The Crater Doesn't Move
by Bhaswati Ghosh
I've stopped sleeping in our bedroom. Without the blare of heavy metal booming out of Shankar's room, slumber eludes me. I lie on the blue-green cot on the terrace, staring at the sky. Sleep is still evasive.
I sit up and light a cigarette—my nemesis and redemption.
Fluffy mounds of cloud shroud the moon. As the cloud masses drift along the darkening horizon, the moon ambles with them. But this isn't supposed to happen. Doesn't the moon stay in one place while clouds sweep over it? If this is some strange celestial phenomenon, I will take it. Anything that defies reality.
My smoky mind joins the floating clouds.
Shankar makes it to the army. "You just see, Baba, I will make the cut for the Air Force," he tells me, when I suggest joining the infantry. He's always been defiant; who am I to say he wouldn't defeat bronchial-asthma to rule the skies?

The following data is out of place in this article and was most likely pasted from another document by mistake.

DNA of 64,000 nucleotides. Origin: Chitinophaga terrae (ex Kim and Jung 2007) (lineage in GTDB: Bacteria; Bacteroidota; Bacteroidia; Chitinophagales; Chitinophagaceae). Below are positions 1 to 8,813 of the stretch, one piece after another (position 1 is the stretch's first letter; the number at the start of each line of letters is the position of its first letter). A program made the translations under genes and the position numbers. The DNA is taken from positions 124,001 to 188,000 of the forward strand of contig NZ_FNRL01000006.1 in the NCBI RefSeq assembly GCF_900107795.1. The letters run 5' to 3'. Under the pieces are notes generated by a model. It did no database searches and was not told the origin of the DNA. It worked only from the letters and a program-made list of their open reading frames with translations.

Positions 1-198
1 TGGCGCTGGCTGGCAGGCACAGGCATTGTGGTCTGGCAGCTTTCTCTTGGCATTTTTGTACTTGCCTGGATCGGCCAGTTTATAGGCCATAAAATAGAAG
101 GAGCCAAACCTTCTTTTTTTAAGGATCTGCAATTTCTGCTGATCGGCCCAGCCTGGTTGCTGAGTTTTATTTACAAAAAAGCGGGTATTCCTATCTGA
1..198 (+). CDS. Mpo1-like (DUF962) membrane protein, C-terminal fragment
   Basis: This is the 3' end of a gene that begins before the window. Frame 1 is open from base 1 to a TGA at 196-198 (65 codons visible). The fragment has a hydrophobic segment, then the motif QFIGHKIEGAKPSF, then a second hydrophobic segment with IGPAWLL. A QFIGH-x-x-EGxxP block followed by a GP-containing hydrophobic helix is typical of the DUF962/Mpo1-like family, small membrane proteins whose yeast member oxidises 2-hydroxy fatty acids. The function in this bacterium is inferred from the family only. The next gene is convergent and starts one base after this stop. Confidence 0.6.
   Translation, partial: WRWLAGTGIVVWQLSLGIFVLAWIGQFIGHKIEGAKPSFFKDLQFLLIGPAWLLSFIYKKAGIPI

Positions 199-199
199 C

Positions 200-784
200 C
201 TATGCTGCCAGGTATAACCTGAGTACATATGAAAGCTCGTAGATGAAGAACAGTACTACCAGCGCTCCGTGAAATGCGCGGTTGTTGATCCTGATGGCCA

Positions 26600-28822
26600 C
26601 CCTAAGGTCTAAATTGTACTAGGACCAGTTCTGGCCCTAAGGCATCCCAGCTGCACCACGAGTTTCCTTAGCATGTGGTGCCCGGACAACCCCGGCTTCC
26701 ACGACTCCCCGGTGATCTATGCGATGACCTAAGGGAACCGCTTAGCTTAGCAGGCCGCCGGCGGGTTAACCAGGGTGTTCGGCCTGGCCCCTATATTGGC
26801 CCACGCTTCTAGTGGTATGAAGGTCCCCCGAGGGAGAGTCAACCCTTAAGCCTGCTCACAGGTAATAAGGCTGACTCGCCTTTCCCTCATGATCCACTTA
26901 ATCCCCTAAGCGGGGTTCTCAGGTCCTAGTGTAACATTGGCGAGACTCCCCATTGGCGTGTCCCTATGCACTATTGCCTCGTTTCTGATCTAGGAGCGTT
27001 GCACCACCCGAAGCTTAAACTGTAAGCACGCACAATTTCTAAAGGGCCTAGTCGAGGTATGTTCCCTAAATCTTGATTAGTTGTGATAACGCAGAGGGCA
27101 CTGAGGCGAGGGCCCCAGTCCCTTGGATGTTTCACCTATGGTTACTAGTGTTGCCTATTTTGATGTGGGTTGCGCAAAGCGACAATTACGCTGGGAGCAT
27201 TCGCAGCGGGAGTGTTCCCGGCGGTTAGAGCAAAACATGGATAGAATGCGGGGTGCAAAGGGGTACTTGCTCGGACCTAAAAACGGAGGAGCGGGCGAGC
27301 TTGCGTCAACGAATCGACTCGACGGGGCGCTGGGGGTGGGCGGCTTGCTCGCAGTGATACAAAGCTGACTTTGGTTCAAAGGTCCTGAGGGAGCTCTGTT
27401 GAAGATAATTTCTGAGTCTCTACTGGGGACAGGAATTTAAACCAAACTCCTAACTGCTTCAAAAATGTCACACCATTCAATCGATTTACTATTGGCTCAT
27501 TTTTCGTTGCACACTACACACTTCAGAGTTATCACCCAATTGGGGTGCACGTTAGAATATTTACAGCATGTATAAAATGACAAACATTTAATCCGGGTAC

A small patch of nimbus passes.
Eight months after I buy him a motorbike, Shankar promises to pay me back by flying fighter jets. "With interest even—a Hyundai Santro."
A dilatant cloud lump is taking forever to move. My chest throbs.
Shankar remembers the date of my heart attack. A year later, he wants to celebrate. "Baba, only vegetable stew for you. Biryani for us!" Laughter all around.
The morning after, we take out Shankar's dead body. Asthma wins.
At dawn, the clouds depart. The moon hasn't moved an inch. It's the crater within me.